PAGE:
Physical attraction

Wright State senior Faith White sees Army ROTC as pathway to medical career

Faith White, a cadet in the Wright State Army ROTC, intends to serve at least four years of active duty in the Army after graduating in December with a biological sciences degree. (Photos by Erin Pence)

The first day of physical training for incoming Wright State University Army ROTC Cadet Faith White was a challenge.

In fact, after all of the running and calisthenics — she needed a pep talk from her mother to carry on.

“I was so out of shape. I hated it,” White recalled. “But after I got into the groove of things, I realized it wasn’t as bad as I thought. I found a love for it and I understood more about what Army ROTC does and how they mold their cadets to be leaders.”

Not only did White get through the physical training, but in her first year in school she was selected to be on the 10 Miler Team and travel to Washington, D.C., to run against university ROTC teams and other competitors from around the country. And she later competed in a power-lifting competition at Wright-Patterson Air Force Base.

But the highlight of the ROTC experience for the senior biology major was being accepted into the Cultural Understanding and Leadership Program and assigned to Madagascar, an island nation off the southeast coast of Africa.

“I got an understanding of their culture and an appreciation of my culture,” she said. “I was very humbled after that experience.”

White grew up in Dayton with eight brothers and sisters. She loved school; academics came easy to her.

“I was always interested in biology, any type of health, anything to do with the body,” she said. “I knew I wanted to be a doctor at a young age. And I still do.”

After graduating from Chaminade-Julianne High School in 2015, she enrolled at Wright State, attracted by the financial aid she was offered. She declared biological sciences as her major with a concentration in applied physiology.

White said she always admired men and women in the military but didn’t think of it as a possible career until she was approached at Wright State by an Army recruiter. So she decided to give ROTC a try.

“I always believe things happen for a reason,” she said.

The Reserve Officers’ Training Corps is a college-based program that trains students to become commissioned officers of the armed forces.

White said ROTC has enabled her to grow by putting her outside of her comfort zone. And many of her professors are just as tough academically.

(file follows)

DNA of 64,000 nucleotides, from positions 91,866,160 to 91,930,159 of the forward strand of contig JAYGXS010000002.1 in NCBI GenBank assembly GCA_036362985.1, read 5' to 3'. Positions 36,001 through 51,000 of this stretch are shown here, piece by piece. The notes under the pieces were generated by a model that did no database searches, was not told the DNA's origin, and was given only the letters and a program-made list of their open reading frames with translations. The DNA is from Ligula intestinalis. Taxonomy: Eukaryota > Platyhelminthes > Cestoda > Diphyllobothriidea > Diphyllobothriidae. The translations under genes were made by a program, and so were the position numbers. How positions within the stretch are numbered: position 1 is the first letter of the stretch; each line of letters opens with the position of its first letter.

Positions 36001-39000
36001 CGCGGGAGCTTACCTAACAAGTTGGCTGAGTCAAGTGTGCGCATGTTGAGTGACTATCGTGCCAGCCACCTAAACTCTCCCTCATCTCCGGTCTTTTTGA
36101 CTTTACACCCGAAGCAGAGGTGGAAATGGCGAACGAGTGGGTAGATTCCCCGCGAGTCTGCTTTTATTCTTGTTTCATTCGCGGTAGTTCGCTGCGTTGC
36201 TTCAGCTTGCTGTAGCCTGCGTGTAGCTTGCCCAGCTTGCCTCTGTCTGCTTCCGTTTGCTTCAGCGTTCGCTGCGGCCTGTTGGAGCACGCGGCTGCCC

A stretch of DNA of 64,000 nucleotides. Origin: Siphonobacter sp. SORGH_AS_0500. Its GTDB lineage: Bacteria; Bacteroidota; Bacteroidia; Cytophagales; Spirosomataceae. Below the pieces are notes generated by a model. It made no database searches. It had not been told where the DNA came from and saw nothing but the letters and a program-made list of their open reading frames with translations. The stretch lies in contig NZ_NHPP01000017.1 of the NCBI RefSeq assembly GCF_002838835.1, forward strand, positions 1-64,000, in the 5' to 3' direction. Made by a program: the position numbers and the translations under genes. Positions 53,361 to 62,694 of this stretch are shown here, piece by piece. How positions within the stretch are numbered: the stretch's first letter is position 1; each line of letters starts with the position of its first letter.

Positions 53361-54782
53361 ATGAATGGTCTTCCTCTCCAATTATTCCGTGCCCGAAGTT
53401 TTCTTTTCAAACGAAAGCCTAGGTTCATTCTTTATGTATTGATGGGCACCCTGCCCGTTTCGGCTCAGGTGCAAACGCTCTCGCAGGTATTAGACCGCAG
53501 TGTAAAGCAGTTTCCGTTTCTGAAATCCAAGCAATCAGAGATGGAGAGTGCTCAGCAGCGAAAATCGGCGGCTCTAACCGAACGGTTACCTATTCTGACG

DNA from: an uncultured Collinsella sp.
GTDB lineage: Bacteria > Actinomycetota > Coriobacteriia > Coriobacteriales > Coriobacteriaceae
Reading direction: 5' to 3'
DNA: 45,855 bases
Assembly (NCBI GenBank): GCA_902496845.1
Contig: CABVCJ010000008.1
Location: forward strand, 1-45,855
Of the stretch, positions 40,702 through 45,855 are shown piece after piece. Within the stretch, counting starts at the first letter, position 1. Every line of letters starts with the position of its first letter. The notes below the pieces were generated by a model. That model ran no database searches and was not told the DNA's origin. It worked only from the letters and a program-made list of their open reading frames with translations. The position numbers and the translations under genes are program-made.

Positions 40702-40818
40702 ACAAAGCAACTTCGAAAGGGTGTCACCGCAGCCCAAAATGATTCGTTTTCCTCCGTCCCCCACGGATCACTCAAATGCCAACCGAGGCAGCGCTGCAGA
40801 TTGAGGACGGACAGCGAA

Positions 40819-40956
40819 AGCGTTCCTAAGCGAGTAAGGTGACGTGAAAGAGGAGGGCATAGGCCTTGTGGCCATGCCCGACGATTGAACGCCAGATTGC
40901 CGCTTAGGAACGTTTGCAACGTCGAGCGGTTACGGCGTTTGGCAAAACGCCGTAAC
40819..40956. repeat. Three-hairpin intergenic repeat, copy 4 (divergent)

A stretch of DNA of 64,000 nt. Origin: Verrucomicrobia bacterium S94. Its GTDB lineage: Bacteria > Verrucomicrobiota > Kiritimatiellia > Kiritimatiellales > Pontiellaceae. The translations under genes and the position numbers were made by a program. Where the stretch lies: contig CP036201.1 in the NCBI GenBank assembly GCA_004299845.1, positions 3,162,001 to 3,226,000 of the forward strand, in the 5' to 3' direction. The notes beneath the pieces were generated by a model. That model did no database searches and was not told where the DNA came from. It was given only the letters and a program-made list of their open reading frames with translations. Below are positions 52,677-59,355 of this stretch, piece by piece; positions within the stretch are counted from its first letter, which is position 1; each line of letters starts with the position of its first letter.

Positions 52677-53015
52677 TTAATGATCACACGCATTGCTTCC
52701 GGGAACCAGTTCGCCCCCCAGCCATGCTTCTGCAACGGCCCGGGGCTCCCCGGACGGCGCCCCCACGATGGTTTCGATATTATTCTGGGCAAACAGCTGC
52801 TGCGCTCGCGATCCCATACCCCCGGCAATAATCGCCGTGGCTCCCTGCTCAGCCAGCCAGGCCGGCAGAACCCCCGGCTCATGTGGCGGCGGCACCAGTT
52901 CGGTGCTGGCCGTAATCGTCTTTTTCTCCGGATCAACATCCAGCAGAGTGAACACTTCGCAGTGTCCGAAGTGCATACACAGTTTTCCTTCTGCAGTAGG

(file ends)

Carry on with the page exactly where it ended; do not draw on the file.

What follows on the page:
In the summer of 2017, White did an internship with the Center of Microbial Pathenogenesis at Nationwide Children’s Hospital in Columbus, comparing the DNA of bacteria.

Faith White served in Madagascar as part of the ROTC’s Cultural Understanding and Leadership Program.

“We were figuring out how certain bacteria survive and what causes them to live in the lining of our bladder, specifically urinary tract infections,” she said.

At the end of her four-month-long internship, she made a presentation of her work to the scientific community.

Then in 2018 came Madagascar. White and other selected cadets met at Cadet Command Headquarters at Fort Knox, Kentucky, and underwent critical-mission training. Then they departed with their teams to their designated countries.

“My heart was pounding. I thought I’m really leaving the United States, going across the world,” White recalled. “I always wanted to go to Africa. I had tears in my eyes.”

Madagascar is one of the world’s least developed countries, with a low quality of life for a majority of its citizens. Ecotourism and agriculture, paired with greater investments in education, health and private enterprise, are key elements of the country’s development strategy.

White and fellow cadets worked at the Malagasy Military Academy in the capital city of Antananarivo. She helped teach English to the Malagasy cadets and learned a little French in return. She even taught a class on American holidays.

“They had no idea of the concept of Halloween,” she said.

The U.S. cadets also trained with their Malagasy counterparts, running through the city every morning as a group. The Malagasy cadets would sing as they ran.

“They were singing their hearts out,” said White. “It was just very beautiful. Their songs have stories and meanings. That was one of the most eye-opening things for me.”

One day the cadets hiked 12 miles up to a secluded village in the mountains. The villagers taught them how to weave baskets and carve wood. The visit culminated with a bonfire, s’mores, dancing and music from speakers powered by solar panels.

“It was like a movie,” said White.

Despite the poverty, she said, the people of Madagascar appeared to be genuinely happy and would willingly share what little that they had. But White also returned with an appreciation for everything she has in the United States, including clean water and public education.

She is scheduled to graduate in December with a bachelor’s degree. She intends to serve at least four years of active duty in the Army and is hoping to be assigned to the Medical Services branch.

White’s childhood dream of becoming a doctor is still very much alive.

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